Not too long ago I came across a wiki entry on the “childfree movement.” The entry claims the “childfree movement is a grassroots social movement advocating childlessness by choice.”
It’s easy to critique this statement; I don’t know many childfree who “advocate childlessness,” by choice or not.
Perhaps the wiki entry’s author is thinking of the zero population growth (ZPG) movement, though even this movement doesn’t “advocate childlessness.” It simply advocates a replacement fertility rate (which, incidentally, means in the U.S. that we’d have to start having MORE kids since our total fertility rate has been below population replacement rates since 1971).
The childfree, for their part, advocate having a choice about whether to have kids. In neither case – ZPG or the childfree – is anyone advocating childlessness per se.
In any case, the wiki entry got me thinking. Are we a movement? Should we be a movement? What is a movement anyway and does it matter whether we’re one or not?
What’s in a Name?
In my life as a sociologist, I’ve thought a lot about social movements. One of my early research projects was a study of activism in the breast cancer movement. I’ve also studied the campus anti-rape movement.
Scholars who study social movements define them as a collection of individuals who are organized and working toward or resisting some change in society. The “change” can be policy-oriented, law-oriented, values-oriented, or identity-oriented.
Scholars also note three common features of social movements:
- They engage in collective, intentional actions rooted in a common purpose for or against change
- Members are “outsiders” in some way; they may lack institutionalized representation, use tactics that lay outside traditional channels, or otherwise find themselves somehow outside the mainstream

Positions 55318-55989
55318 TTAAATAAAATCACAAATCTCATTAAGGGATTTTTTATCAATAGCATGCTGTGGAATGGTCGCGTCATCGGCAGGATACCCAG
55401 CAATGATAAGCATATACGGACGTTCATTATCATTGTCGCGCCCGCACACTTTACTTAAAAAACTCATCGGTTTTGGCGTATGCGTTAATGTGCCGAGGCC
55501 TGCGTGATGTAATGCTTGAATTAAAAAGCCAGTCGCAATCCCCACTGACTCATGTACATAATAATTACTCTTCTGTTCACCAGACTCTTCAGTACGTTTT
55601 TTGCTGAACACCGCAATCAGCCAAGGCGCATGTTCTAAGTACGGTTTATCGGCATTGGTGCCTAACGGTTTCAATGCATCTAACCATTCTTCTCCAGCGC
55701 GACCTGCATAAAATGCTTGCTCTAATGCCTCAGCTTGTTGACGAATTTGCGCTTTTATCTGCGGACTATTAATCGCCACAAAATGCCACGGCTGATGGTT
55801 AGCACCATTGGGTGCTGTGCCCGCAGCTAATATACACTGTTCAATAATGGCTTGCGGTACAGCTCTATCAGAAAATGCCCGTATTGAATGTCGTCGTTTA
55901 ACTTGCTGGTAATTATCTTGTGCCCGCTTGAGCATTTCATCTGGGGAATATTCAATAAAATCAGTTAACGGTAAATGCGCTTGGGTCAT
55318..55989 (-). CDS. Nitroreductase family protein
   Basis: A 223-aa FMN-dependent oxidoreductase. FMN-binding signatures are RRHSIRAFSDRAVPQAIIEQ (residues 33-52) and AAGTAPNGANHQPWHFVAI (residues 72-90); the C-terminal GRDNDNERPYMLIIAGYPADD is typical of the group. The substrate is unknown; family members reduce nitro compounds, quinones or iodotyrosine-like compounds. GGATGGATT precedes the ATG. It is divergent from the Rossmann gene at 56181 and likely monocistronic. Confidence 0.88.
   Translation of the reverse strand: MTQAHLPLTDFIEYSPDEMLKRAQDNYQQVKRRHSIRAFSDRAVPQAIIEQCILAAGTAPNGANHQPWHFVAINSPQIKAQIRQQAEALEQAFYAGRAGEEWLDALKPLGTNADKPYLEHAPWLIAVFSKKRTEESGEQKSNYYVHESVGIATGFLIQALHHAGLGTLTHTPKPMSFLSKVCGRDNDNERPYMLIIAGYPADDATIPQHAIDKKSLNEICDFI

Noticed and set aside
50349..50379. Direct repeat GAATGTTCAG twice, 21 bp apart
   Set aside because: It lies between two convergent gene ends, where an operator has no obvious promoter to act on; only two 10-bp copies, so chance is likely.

- Their efforts are sustained over time and not a one-time-only or spontaneous occurrence
In the case of the childfree, some of us advocate for change in that we wish for our choice to be culturally accepted. Some of us also advocate for legal, workplace, and other policies that provide us equal rights and opportunities.
But do we do so collectively, in a way that is organized? I’m not so sure. Yes, the National Organization for Non-Parents (NON) is one example of an organized, collective effort but that organization is now defunct, having been active from 1972-1982.
The revitalization of NON’s Non-Parents Day, renamed International Childfree Day, in 2013 is a sign that the childfree are again organizing. We’ve also seen exponential growth in the number of blogs, social media accounts, and networking groups focused on the childfree. In 2009, researchers at the University of Oxford identified 18 childfree-focused Facebook groups; today there are over 80 such groups and well over 100 Facebook pages.
Will these efforts result in some more deliberate, more organized collective activity? Perhaps. For now, I’d say that while we may be in the early stages of collective action as a group, to say that there’s a childfree movement is premature.
One can always hope, though, for a full blown movement to change our cultural notions of what it means to choose not to parent and to advocate for equal rights and representation for the childfree. When that happens, I’ll be there!